Construction starts at Ineos Bio JV's commercial cellulosic plant

By Luke Geiver | February 09, 2011

Ineos Bio JV got the gold shovels out Feb. 9 and broke ground at the future home of a first-of-its kind facility that will produce 8 MMgy of cellulosic ethanol and six megawatts of electricity. The Indian River BioEnergy Center will put Ineos-based technology that uses a gasification fermentation approach to work after construction is complete some time in 2012, turning local yard, vegetative and other household wastes sourced from a landfill visible from the site. The unique facility is also the first of four biorefinery projects that were funded with $50 million from the U.S. DOE in 2009 to begin construction at a commercial scale.

The groundbreaking ceremony included several members of the Ineos team, government officials, investors in the project, and other prominent members of the community, totaling well over 200 people. David King, the joint venture director between Ineos and New Plant Energy, led the ceremonies and read personal letters from Sen. Bill Nelson, D-Fla., the U.S. DOE Secretary Steven Chu and other government officials from Florida who were not in attendance.

Tex Carter from New Planet Energy followed King after his opening statements telling the crowd sitting under the shade of a large white tent that “today we are actually starting a major move into converting something that nobody wants into something everybody needs.” Following his opening remarks, Carter proceeded to point out the important groups involved in the project and ended his sentiments by stating that the project also effects those that use electricity or motor fuel. “The emphasis here is that we are trying to build a new vista for the people that are buying motor fuel and who are buying electricity by taking the stuff that no one wants and converting it,” adding that, “if you are a taxpayer, you are invested in this project.”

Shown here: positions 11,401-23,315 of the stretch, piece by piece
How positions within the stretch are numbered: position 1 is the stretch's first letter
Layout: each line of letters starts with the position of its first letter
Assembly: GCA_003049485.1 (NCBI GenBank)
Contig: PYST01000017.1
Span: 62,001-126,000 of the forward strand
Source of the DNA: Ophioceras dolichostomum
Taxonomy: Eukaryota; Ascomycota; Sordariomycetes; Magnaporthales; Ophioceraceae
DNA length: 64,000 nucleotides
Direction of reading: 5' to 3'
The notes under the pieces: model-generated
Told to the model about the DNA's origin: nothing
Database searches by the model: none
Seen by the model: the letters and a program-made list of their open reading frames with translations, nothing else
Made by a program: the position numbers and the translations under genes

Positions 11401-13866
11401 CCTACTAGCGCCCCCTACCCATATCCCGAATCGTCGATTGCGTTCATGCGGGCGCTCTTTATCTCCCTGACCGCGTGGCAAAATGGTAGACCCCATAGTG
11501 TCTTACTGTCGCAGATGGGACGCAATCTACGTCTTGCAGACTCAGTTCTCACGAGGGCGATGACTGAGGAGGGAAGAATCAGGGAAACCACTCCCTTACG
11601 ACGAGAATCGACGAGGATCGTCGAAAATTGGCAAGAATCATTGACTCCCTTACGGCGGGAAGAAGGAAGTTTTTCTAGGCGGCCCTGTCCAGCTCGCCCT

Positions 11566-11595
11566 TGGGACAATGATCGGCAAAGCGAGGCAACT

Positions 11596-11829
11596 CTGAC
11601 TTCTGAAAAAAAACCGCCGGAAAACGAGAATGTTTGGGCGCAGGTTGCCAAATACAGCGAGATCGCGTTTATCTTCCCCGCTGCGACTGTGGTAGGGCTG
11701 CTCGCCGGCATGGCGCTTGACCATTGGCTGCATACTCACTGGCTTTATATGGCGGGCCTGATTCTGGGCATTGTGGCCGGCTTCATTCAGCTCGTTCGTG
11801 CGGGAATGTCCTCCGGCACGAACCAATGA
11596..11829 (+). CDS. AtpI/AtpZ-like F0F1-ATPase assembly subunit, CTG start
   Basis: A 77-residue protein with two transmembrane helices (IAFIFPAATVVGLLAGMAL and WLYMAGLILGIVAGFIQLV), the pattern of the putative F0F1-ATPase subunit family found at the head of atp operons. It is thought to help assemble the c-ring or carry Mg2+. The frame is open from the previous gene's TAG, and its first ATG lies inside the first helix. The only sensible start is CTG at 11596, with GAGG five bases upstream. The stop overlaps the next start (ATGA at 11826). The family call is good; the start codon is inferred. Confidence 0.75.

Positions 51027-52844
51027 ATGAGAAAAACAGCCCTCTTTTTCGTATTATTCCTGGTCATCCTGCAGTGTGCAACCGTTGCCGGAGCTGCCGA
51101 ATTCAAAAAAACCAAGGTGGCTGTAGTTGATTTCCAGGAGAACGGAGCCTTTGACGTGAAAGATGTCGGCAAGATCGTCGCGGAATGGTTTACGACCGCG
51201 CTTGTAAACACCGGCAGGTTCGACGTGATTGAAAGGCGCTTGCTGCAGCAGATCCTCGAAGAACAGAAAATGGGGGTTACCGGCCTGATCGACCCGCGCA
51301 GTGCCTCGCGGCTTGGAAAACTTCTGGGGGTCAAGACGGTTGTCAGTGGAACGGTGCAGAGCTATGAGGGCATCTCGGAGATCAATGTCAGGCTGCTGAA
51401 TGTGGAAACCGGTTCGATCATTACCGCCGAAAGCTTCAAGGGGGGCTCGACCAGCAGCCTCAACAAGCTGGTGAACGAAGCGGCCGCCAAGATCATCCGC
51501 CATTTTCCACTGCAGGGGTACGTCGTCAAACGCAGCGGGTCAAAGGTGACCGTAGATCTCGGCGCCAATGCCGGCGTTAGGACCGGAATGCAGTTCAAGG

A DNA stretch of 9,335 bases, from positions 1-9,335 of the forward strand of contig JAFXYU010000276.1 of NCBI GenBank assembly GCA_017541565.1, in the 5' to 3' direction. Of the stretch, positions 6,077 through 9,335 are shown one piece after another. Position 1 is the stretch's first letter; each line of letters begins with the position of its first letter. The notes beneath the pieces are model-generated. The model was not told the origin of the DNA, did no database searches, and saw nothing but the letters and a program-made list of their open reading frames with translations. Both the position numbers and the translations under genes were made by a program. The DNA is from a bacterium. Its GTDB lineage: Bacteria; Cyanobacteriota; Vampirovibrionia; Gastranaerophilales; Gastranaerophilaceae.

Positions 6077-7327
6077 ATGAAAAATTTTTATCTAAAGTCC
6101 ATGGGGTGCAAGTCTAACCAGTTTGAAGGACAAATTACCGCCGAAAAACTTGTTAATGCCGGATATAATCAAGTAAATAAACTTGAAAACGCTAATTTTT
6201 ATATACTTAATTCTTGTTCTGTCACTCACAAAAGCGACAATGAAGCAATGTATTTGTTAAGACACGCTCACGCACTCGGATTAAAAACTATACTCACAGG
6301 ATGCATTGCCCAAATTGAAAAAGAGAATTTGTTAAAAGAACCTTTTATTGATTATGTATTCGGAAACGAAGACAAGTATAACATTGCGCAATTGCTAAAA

Once a former grapefruit processing plant, and now a massive site still featuring some of the structures from the old plant, the BioEnergy Center will create roughly 380 direct or indirect jobs through the process of construction and eventual operation. With the sun at his back, Peter O’Bryan, Indian River county commissioner told the crowd that “I think it’s fitting that we are here on such a brilliant day to groundbreak the beginning of a bright future for bioenergy in Indian River County.” Florida Department of Agriculture deputy commissioner Jay Levenstein, described past efforts similar to Ineos Bio that were unsuccessful and told the crowd he was proud to be a part of this facility’s success.

“Welcome to the future,” said Richard Mechak, Florida’s state director for the USDA’s rural development program, to open his remarks from the podium. “You should turn around and shake each other’s hands and let each other know that you are here for the new beginning of the state of Florida and across the nation.”

 

Note: This story first appeared in Biorefining magazine.